Activists fear the deposit return scheme could be delayed “indefinitely”.

Action to Protect Rural Scotland (APRS), one of the first groups to campaign for the national recycling scheme, said it was concerned it could now be scrapped altogether after Lorna Slater announced a further delay.

On Wednesday afternoon, the Minister for Circular Economy said the DRS was now going live at the same time as programs in the rest of the UK. It is the fourth delay and fifth start date for Scotland’s troubled venture.

CONTINUE READING: The deposit return system will not be postponed until October 2025 at the earliest

dr APRS’ Kat Jones said the UK government’s own documents show its October 2025 date was “tentative at best, describing it as ‘a far-reaching target date’ and that feasibility is still being assessed.”

“This results in the return of the deposit being suspended indefinitely and as a result we will continue to see many cans and bottles lying around across Scotland for years to come,” she said.

The delay was overwhelmingly welcomed by industry, which has long called for the DRS to be rolled out across the UK.

The Federation of Small Businesses said the announcement was the “final acknowledgment that Scotland’s deposit return scheme has met its inevitable demise”.

Chairman Andrew McRae said: “The delay before a nationwide scheme takes shape will provide some much-needed breathing space for small producers and retailers who have struggled for months with the impact of DRS on their operations.”

The Night Time Industry Association said the proposed scheme was “simply not workable and both the Scottish and UK Governments must now take this opportunity to review the fundamental failings and challenges that have seriously disadvantaged Scotland’s small businesses.”

However, Circularity Scotland (CSL), the industry body that oversees the DRS, warned that the “disappointing result” would “have a significant impact on investment in Scotland”.

They insisted it could have gone live as planned next March.

CONTINUE READING: Timeline: how the standoff in the Scottish deposit return system unfolded

In what was at times a heated debate in Holyrood, Ms Slater told MSPs that earlier UK Government intervention had left the Scottish Government “no choice but to delay the introduction of Scottish DRS until October 2025 at the earliest”. Month.

The DRS stipulates that each single-use item will be subject to a 20p levy, which is then refunded when the empty container is returned to the retailer.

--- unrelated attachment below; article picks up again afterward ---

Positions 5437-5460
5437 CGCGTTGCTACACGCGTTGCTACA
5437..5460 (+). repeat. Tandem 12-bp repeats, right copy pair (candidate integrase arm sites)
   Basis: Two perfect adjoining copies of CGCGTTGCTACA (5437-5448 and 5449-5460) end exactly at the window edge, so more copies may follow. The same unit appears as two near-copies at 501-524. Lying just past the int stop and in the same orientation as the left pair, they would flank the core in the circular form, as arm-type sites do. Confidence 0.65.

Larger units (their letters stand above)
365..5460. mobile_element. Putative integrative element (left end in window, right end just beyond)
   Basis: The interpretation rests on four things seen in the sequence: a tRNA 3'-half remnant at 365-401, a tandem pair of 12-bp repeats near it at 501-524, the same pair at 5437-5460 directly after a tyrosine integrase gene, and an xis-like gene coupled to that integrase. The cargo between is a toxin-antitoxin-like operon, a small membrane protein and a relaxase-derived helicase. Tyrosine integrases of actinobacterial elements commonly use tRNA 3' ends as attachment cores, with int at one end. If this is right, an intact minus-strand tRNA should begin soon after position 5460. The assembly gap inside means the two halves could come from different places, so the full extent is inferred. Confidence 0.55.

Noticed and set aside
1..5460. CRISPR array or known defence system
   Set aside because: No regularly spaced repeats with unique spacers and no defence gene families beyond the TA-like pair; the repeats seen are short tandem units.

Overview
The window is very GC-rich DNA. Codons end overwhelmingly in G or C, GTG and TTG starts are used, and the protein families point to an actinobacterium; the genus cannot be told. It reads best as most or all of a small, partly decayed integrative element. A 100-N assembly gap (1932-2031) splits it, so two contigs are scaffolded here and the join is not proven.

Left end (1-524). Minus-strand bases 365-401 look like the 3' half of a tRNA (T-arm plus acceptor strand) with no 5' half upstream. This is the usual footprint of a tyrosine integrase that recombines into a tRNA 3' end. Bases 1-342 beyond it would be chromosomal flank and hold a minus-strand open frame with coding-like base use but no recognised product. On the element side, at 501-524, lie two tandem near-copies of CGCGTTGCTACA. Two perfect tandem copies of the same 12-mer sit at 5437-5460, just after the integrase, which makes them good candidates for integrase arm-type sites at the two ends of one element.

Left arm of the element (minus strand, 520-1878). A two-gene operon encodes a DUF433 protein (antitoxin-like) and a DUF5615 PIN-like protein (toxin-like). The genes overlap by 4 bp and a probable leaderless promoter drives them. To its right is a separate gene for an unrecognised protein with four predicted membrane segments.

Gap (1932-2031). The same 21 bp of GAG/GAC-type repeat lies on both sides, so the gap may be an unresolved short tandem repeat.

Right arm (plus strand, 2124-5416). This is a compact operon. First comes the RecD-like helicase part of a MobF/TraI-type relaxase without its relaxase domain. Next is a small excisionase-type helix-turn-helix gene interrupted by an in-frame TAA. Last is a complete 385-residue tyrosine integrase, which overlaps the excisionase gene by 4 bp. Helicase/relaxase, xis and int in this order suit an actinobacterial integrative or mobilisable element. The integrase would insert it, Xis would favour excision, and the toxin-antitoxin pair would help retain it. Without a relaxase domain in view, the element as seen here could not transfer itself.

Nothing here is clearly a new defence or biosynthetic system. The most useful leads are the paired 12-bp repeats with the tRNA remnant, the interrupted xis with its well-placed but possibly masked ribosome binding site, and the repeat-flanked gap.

Earlier this month, the UK Government clarified that the Scottish Government would only get the needed exemption from UK Internal Market Act if it made a number of substantive changes.

As well as removing the glass, they also called for ministers in Edinburgh to agree to standardizing deposit charging and labeling with the other UK systems.

Ms Slater said the lack of details on the terms set by Whitehall, including not knowing how much the bail fee would be, meant the deal could not go ahead as planned.

The Minister told MSPs: “While Circularity Scotland were optimistic that the program could be implemented without glass, the overwhelming feedback from producers, retailers and caterers is that they are not preparing for a glass-free launch due to the changes required by the UK Government in March.” There is no certainty as to what these changes would look like.

“And since the deployment of DRS is an industry-led project, these views are critical. Today the First Minister and I have heard that the industry again recognizes the tremendous amount of work that their body Circularity Scotland has done on their behalf and appreciates this.” There is a case for maintaining a delivery vehicle for the forthcoming DRS.

Ms Slater continued: “I told Parliament yesterday that our plan could not go ahead as planned. The British government’s refusal to back down on glass alone makes that clear.”

“Today it is clear that we have no choice but to delay the introduction of Scotland’s DRS to no earlier than October 2025, based on the UK Government’s current stated targets.”

Ms Slater insisted Scotland “will have a deposit return system”.